Tuesday, September 25, 2001

Remember 9-11-01

Only a few guests at the Waikiki Beach Marriott
Resort took in the sunset on Sunday.

Crisis in tourism

Tourism industry leaders say
the state needs to act fast

By Russ Lynch

Saving Hawaii's tourism industry -- which employs many more workers than any other sector of the Hawaii economy -- will need industrywide teamwork, a lot of price discounting and rapid promotion, industry leaders said yesterday.

Preliminary statistics from the state Department of Business, Economic Development and Tourism show the extent of the immediate drop in tourist arrivals after the Sept. 11 terrorist attacks.

On Sept. 13, the first day the nation's airports reopened, Honolulu Airport had 906 arrivals from the mainland, about 10 percent of the 9,082 that arrived on the same date a year ago. On Sept. 14, with airports beginning to get into full swing, Hawaii had 7,656 arrivals but that was still 20 percent below the 9,537 for the same Friday of 2000.

Japan arrivals look even worse. On Sept. 15, Honolulu had 1,691 arrivals from Japan. On the equivalent Saturday last year, the Japanese total was 6,667, showing a 75 percent decline.

Daily tourism arrival numbers and unemployment figures are now posted on the DBEDT Web site, dbedt.

At a meeting yesterday of the Hawaii Tourism Authority's Marketing Committee, industry leaders said there are signs that Hawaii tourism may recover from the devastation of the travel industry. For now, they said, almost all of the daily flights scheduled into Hawaii before the crisis are still running.

But the overall opinion from the Hawaii Visitors and Convention Bureau, the Hawaii Hotel Association, the Hawaii Restaurant Association, the Hawaii Attractions Association, airlines and other daily operators in the tourism industry is that action must be taken fast.

That feeling was based on opinions that so far Hawaii tourism -- which depends almost entirely on the sentiment of people who travel solely for leisure -- does not look as bad as it might have for the next few months, but potential tourists will need to be persuaded that it is OK to travel and that Hawaii is a safe U.S. destination.

Thomas J. Renville, United Airlines managing director for Hawaii, said almost all of his company's flights are coming to Hawaii, but occupancy has fallen. Nevertheless, he said, planes are still coming to Honolulu more than 60 percent occupied and flights to the Neighbor Islands are doing better than that.

United has not stopped any of its mainland-Neighbor Island flights, he said, and the service to Lihue, Kauai, is in the 80-percent booking range. But Hawaii must rapidly put out a positive image.

"We need to start having TV shots of beaches with people on them," he said.

Paul J. Casey, vice chairman and chief executive officer of Hawaiian Airlines, said his airline has had to cut a couple of mainland flights and will lay off some employees.

"It's painful. It's necessary," Casey said. Although there have been cancellations of trips to Hawaii, "I do see some signs of rebooking ... which is good."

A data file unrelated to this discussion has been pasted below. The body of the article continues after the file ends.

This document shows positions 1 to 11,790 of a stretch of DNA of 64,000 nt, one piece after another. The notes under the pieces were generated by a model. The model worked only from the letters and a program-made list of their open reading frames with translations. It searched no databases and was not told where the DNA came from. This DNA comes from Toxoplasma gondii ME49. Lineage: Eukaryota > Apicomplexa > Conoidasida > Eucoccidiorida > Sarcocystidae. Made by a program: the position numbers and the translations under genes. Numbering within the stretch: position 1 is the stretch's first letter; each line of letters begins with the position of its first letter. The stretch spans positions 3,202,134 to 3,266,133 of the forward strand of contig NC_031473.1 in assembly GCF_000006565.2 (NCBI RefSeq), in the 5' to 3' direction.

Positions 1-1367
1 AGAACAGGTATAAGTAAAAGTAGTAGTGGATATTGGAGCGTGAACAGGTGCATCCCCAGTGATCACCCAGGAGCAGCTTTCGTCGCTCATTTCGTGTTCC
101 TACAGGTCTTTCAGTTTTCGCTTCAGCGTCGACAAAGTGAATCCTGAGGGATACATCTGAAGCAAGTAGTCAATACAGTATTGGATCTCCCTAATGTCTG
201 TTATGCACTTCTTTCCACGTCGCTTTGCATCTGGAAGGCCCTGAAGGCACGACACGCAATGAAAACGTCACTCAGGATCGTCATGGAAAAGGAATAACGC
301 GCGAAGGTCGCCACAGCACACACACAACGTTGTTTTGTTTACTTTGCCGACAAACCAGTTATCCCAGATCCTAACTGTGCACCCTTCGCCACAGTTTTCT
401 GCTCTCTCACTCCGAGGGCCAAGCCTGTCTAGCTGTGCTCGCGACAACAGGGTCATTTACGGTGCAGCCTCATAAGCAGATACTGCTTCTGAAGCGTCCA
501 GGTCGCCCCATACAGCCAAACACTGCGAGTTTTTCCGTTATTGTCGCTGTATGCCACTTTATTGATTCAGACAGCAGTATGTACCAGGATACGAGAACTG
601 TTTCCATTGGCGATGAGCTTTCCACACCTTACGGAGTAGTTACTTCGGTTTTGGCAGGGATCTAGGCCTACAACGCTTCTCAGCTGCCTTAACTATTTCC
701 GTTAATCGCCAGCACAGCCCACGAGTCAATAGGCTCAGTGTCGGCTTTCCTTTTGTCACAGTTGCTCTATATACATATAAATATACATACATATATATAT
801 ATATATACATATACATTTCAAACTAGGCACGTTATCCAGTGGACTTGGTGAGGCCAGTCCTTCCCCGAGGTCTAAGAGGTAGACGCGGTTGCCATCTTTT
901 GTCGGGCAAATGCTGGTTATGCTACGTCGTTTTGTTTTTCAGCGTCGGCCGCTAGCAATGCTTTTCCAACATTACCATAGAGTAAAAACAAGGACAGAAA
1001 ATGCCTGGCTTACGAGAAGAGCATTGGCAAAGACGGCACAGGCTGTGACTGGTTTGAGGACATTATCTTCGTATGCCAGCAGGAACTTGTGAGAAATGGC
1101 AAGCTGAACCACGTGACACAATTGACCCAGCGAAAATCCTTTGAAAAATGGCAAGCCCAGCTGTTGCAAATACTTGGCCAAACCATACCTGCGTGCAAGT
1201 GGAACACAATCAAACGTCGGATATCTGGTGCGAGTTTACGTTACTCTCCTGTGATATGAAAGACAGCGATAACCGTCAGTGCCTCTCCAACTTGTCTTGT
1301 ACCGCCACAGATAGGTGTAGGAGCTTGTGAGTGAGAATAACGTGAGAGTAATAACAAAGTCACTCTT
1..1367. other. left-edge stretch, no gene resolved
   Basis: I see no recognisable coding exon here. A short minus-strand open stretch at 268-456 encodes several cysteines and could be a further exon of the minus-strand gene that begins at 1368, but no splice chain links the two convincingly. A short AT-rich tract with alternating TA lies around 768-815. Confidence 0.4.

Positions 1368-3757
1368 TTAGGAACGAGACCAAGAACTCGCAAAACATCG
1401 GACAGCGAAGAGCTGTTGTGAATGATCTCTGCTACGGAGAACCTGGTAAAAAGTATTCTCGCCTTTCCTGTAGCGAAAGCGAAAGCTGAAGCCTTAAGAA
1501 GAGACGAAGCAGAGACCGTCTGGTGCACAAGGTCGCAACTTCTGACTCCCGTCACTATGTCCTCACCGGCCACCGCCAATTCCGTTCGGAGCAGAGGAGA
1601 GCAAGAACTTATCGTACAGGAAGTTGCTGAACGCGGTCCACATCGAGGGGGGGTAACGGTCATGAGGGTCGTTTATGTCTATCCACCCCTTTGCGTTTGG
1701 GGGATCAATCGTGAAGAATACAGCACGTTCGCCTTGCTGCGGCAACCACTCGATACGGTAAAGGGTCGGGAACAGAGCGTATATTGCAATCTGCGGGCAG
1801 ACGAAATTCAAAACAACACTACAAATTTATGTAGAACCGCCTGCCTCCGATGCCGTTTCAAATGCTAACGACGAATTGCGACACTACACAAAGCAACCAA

"The 15 days around Christmas look good," Casey said.

It's vital, he said, that Hawaii broadcast positive messages, such as government leaders urging people to get back to normal and travel, the Air Transport Association's belief that airline travel is safe, and the fact that Hawaii is a safe place to visit.

Murray Towill, president of the Hawaii Hotel Association, made a point to Tourism Authority's largely Oahu-oriented committee that getting tourism to recover is a statewide problem.

"Let's not lose sight of the fact that we need to have a statewide focus," Towill said, adding that half his association's members are on islands other than Oahu.

He urged tourism promoters to "take your actions now" and not to wait, and said hotels statewide are 25 percent to 50 percent below their occupancy expectations.

Still, the cancellation rate of hotel bookings is slowing and "most of the cancellations we've seen are rebooking" for later this year or early next year, Towill said.

Lori Lum, representing the Hawaii Attractions Association, said her members are hit at various levels depending on their customer mix. Those depending almost entirely on the Japanese market are faring the worst, she said.

But Lum said there are some proposals her members like, such as those raised with Gov. Ben Cayetano at a meeting of small business executives Saturday. They include "Hawaii dollars," chits that could be given to mainland tourists for discounts at attractions, and the idea of a "family reunion" promotion.

It would involve "healing" trips, getting people together out here where it is safe, to regroup and move on, she said. But Lum acknowledged that it is a sensitive issue and timing would need to be carefully addressed.

Pat McCain, president of the Hawaii Restaurant Association, said residents can help by going out and enjoying kamaaina rates at local restaurants and by spreading the message it is all right to visit Hawaii.

"The thing that occurs to us," McCain said, "is that everybody seems to be scared to death and we're suffering a crisis of confidence."


Sudden drop

Tourist arrivals to Honolulu dropped sharply in the wake of the Sept. 11 terrorist attacks. Here are preliminary figures, beginning after the nation's airports reopened, including percent change from the same day a year ago.

Domestic passengers

DateArrivals% Change
Sept. 13906-90%
Sept. 147,656-20%
Sept. 156,967-38%
Sept. 167,008-30%
Sept. 177,156-31%
Sept. 186,123-9%
Sept. 196,432-27%
Sept. 206,414-32%
Sept. 217,336-15%
Sept. 227,201-28%

International passengers

DateArrivals% Change
Sept. 151,691-75%
Sept. 161,698-69%
Sept. 171,210-77%
Sept. 182,860-30%
Sept. 192,343-56%
Sept. 202,901-29%
Sept. 212,887-45%

Source: DBEDT

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